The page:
Vikram to this day maintains that the song ‘Moongil Kadugale’ in his film Samurai is the closest to his heart. That was set to tune by Harris Jayaraj. Saamy, among Vikram’s movies, has had the best of numbers. Again that was the handiwork of Harris. But when these two films arrived there weren’t any great expectation. But when the audio of Bheemaa, once more in the combination of Vikram-Harris, the scenario is slightly altered. The anticipation is high because of the track record that the duo in-tandem enjoys.
Bheemaa has been in the making for quite a while and, almost uncannily, most delayed films’ music has a touch of melancholy in it (or is it our imagination?). In some respects, Bheemaa resolves this quandary, and underscores that the idea of sadness is mostly a creation of the mind. Bheemaa’s songs ----- reflecting the kind of mix that we have come to expect from Harris ---- are energy-filled without ever degenerating to the level all-out mass madness. Tamil film songs of recent vintage have been guilty erring on the side of stridency, and the rhythms are dominating and drowning (others).
Bheemaa doesn’t go for the jugular as the attempt is not to satisfy music fans. The idea here seems to have been to provide good music, which anyway the aficionados are bound to like. The music is unmistakably Harris’ (some might accuse him of being slightly repetitive here) as his method and mix is more than par.
Harris has also experimented, or at least seems to have, with his orchestration as the alignment is more holistic. It is not often that you get to hear the soothing strains of dilruba, sarangi, santoor, sitaar in every-day film music (especially of the mass genre). But Harris has with an insidious impishness has managed to wove it in.
There are six numbers in the album (running to 32.7 minutes).
Krish and Naresh Iyer voices represent the gem next of Tamil film music. Both these youngsters croon out a heavy-rhythmed (slightly predictable) belter. It is difficult to identify who is singing at a given point, but the overall impression is adequate and acceptable. It is not clear why the music director needed two voices. The lyrics, by Pa Vijay, talks evocatively of the valor of the hero. Perhaps the introduction song or some kind of background lilts to the hero’s heroism. The slightly stylized number is on the whole passes muster.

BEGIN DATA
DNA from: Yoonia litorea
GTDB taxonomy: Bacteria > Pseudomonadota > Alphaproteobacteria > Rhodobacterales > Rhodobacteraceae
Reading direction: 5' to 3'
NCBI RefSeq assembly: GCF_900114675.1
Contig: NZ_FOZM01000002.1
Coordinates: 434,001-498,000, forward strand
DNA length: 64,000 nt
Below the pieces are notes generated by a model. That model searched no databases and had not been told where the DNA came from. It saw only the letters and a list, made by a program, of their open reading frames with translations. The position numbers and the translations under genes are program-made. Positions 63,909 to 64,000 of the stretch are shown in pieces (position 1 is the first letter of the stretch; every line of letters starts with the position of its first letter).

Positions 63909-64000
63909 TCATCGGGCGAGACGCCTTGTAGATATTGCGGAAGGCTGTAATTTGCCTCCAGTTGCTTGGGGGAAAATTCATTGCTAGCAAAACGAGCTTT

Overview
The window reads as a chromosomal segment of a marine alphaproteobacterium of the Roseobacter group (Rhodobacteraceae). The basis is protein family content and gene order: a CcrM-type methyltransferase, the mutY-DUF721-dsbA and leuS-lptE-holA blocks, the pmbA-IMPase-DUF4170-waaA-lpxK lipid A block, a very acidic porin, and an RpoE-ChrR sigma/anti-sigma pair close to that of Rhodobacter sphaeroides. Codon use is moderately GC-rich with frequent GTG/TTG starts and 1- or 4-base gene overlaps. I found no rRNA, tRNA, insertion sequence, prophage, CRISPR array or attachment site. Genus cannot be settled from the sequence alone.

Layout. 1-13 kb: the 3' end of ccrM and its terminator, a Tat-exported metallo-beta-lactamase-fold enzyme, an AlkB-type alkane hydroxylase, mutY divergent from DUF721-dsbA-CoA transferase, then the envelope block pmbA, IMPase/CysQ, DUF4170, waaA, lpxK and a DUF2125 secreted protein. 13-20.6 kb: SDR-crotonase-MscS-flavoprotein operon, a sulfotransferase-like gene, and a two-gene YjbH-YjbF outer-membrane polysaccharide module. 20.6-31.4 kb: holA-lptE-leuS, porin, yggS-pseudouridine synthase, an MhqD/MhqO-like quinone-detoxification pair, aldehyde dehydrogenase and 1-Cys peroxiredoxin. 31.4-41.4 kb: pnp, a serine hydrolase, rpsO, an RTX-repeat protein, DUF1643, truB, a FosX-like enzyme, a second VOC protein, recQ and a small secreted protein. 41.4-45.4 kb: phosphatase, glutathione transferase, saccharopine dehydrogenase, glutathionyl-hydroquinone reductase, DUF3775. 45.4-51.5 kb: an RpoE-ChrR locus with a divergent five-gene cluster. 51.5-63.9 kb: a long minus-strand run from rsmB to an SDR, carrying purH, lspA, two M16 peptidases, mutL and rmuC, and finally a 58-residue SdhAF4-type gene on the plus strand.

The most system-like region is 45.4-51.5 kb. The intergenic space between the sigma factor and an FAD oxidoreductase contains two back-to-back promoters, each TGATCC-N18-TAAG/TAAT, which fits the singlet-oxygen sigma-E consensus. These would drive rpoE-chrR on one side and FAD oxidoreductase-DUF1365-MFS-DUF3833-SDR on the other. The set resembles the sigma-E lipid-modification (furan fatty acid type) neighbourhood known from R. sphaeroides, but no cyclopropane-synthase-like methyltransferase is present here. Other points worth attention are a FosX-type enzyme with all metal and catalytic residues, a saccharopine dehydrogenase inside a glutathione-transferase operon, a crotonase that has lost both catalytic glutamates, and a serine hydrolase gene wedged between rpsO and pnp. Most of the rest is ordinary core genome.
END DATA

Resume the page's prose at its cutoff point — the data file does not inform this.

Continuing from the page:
The song typically starts with Harris’ fond humming with gibberish phrases. Almost all his films have a number with this kind of start. It is nice to hear Hariaharan at his best with lilting inflexions and voice feints in place. Mahathi, in company, handles the heavy challenge with relish. The number has a hazy slowness and Na Muthukumar’s sweet words deserve this breather. The interludes are interesting as Harris has fiddled around with multi instruments. There is also the name of R Prasanna in the credits. Except for the initial and intermittent humming there doesn’t seem to be third voice. And that too seems to be a lady’s. So that begs the question: Is Prasanna a woman?
The first two words confirm the genre. The start, with strong woody rhythms, heightens the anticipation. It is then when Vijay Yesudas, the most unlikely of choice for such a number, breaks into a Bachchanesque heavy-throated rendering. Vijay Yesudas’ participation is however minimal, but he acquits himself handsomely. The bulk of the crooning is left to Kailash Kher, and his earthy vocals (with a wisp of sorrow hidden somewhere) are very good. For a man who has made a name for himself with rustic and folksy Hindi songs, Rangu Rangamma is a good challenge. And he is up top it. Swarnalatha of course is veteran of this genre and she is full pep and poise. A foot-stomping energy runs through the number that Pa Vijay has written with kid-like enthusiasm.
Hariharan and Madhushree, in a sense, represent the sweetest of throats in film singing today. And it is just the kind of number they will relish as Harris has chosen an easy-flowing tune with pregnant pauses and the tempo is more gondola than speed boat. The violin and quaint beats add a bizarre but beautiful patch. The mixing is Rahmanesque, especially in places when Hari’s voice is made to hum in the background. There is decidedly a touch of Sadhana Sargam in Madhushree’s voice. Yugabharathi’s words whip up the sentiments of cozying up lovers with élan.
Karthik begins with his typical verve. Harris has made him sound bolder than he is usually. The result is interesting, and worthy of the attempt. Harini, back after some time, is as full of frothy excitement. The combination mostly works in this every-day tune, which doesn’t hold any surprise. Thamarai, a Harris favorite, pens a thoughtful love ballad that is suffused with emotion. The music does justice to that.
The real pick. With three female voices ---- Chinmayi, Sadhana Sargam, Sowmya Raoh (it is difficult to pick out them in the number) — and one male voice (the Airtel Super Singer Nikhil Mathew), it is a combination that is pregnant with possibilities. Harris uses them all and has strummed a very different moody number. The inherent passion is well brought out by (I think) Chinmayi right at the start. Nikhil Mathew (perhaps his debut number) gets the emotions right in his voice. What he lacks in resonance is compensated by his expression to Yugabharathi’s powerful words. The tune lingers like mist on a cold morning at a hill side resort.